IT IS ADVISABLE TO SEEK THE ASSISTANCE OF A MEDICAL PROFESSIONAL ANYTIME SOMEONE IS STUNG.
Why They Sting
Stinging insects such as bees, wasps, yellow jackets and hornets use their stings to subdue prey (primarily insects and spiders) and to defend themselves or their colony. While various species display different degrees of aggressiveness, the same basic reasons for attacking and stinging are the instinctive desire to feed themselves or their colony members and to protect and defend their colony.
Appearance and Nest Location
In the United States there is only one true hornet – the European hornet (Vespa crabro). The adult European hornet is approximately 1-1.5 inches long. Its head, thorax, first abdominal segment and legs are reddish-brown. The rest of the abdomen is dark yellow with brownish bands and small spots. European hornet nests are usually built in cavities above ground. Locations such as hollow trees and wall voids are the most common nest sites. However, in rare situations, nests may be built in sheltered, yet somewhat exposed sites. European hornets are not as aggressive as baldfaced hornets, but will nevertheless sting if their colony is disturbed.
Another stinging insect commonly called a hornet are the baldfaced hornets. This species, Dolichovespula maculata is not a true hornet and resembles a larger version of the yellow jacket except they have whitish-colored facial and thoracic markings. Baldfaced hornets build their gray, rounded, paper-like nests high above ground on branches of trees or in hollow trees. Baldfaced hornets are some of the most aggressive stinging insects.
Categories of Reactions and Symptoms
Typical symptoms and reactions to stings by bees, yellow jackets, hornets or other wasps do not differ to a large extent except when a victim is stung multiple times by many individual insects and the victim is highly allergic to the insect’s venom. Generally, hornet stings produce the following reactions and symptoms:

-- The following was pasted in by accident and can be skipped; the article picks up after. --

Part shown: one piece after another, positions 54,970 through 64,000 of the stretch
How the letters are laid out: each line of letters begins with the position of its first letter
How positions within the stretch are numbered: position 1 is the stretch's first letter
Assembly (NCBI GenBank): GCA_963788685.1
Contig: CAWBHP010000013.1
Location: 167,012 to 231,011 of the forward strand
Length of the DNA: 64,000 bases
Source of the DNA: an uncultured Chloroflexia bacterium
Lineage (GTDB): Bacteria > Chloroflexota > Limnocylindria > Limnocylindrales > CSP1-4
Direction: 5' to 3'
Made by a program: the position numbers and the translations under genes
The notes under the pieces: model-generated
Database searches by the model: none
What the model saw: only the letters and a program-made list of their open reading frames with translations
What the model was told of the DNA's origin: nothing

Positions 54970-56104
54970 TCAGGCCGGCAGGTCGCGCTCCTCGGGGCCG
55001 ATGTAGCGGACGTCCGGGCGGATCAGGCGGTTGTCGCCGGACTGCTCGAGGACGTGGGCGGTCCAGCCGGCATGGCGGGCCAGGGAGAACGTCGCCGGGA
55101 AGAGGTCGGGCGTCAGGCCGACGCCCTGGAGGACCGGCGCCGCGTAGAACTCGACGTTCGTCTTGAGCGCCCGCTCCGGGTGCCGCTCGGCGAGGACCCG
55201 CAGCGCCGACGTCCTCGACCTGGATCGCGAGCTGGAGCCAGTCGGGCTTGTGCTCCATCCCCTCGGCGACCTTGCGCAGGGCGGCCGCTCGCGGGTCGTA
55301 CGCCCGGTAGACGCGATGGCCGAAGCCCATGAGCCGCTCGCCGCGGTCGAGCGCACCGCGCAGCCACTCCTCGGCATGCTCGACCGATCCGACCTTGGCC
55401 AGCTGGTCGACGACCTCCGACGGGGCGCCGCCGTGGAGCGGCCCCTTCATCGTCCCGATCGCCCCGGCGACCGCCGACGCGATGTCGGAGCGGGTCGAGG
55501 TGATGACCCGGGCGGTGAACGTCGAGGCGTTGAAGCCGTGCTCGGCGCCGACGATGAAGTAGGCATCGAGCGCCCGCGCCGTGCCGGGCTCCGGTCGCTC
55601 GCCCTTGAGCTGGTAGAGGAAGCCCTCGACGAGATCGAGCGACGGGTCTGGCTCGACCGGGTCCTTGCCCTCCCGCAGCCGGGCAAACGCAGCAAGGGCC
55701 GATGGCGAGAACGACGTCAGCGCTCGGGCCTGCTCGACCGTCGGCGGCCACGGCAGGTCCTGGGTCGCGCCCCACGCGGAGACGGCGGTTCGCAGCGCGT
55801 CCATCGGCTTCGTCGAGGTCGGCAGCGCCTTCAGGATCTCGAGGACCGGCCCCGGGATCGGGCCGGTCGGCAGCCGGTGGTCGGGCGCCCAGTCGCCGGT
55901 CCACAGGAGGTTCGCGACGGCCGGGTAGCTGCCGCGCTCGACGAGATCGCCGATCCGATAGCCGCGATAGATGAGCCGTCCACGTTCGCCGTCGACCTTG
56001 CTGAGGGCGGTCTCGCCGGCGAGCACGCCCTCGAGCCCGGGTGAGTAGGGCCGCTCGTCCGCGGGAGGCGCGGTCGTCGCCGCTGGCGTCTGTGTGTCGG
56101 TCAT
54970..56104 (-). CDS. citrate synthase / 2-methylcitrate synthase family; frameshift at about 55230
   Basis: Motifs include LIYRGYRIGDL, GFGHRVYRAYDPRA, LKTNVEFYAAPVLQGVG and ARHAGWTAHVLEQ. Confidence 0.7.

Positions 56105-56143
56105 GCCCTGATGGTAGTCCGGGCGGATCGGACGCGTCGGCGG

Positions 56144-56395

These are the most common types of reaction to a bee or wasp sting. Symptoms include pain, swelling, warmth, redness at the site of the sting and itching. Symptoms begin almost immediately after a sting and may last a few hours. Large local reactions often come with increased swelling and may last up to a week. Some individuals may experience nausea or fatigue with large local reactions.
These symptoms do not cause major medical problems and are usually limited to or are very near the sting site.
Secondary bacterial infections. This type of skin infection develops if the sting site is frequently scratched and bacteria are given a suitable condition in which to develop. Failure to adequately clean, disinfect and medicate sting sites enable infections to occur.
Systemic (affecting the whole body) allergic reactions.
These reactions occur in people or pets that have produced a type of antibody, known as immunoglobulin E, against the same insect venom from a previous sting. Systemic allergic reactions are critical medical issues, but occur in a very small percentage of stings. Symptoms of systemic allergic reactions include swollen red bumps on the skin, flushing of the skin and difficulty breathing due to swelling of the pharynx epiglottis and narrowing of the bronchial passages. The reactions may vary in severity from mild skin to life-threatening. Anaphylaxis, the most severe immunologic reactions, occur more commonly in males and people less than 20 years of age. Severe cases may develop into life-threatening hypotension, which includes low blood pressure, circulatory disturbances, and difficulty breathing. In most cases, anaphylactic reactions occur in individuals who experienced previous stings with minimal reactions. After experiencing an anaphylactic reaction, the risk of a reaction in future stings is above 50%.
Toxins in venom cause toxic reactions, not the body's immune response.
Most often these are due to multiple stings that introduce an unusually large amount of venom into the body. Symptoms can include fever, nausea, vomiting, diarrhea, headache, fainting and convulsions. Swollen red bumps, rash and other skin-related symptoms are less common in toxic reactions than in systemic allergic reactions. Because stinging insect venom is a strong stimulant that causes the immune response, people who have experienced toxic reactions may produce antibodies to the venom and be at risk for future systemic anaphylactic reactions to stings.
Delayed reactions occur, but are uncommon and may show up days to weeks after the sting. These reactions constitute less than 1 percent of all reactions to insect stings. Delayed reaction symptoms vary greatly by individual but may include inflammation of the brain, nerves, kidneys, and blood vessels and blood clotting issues.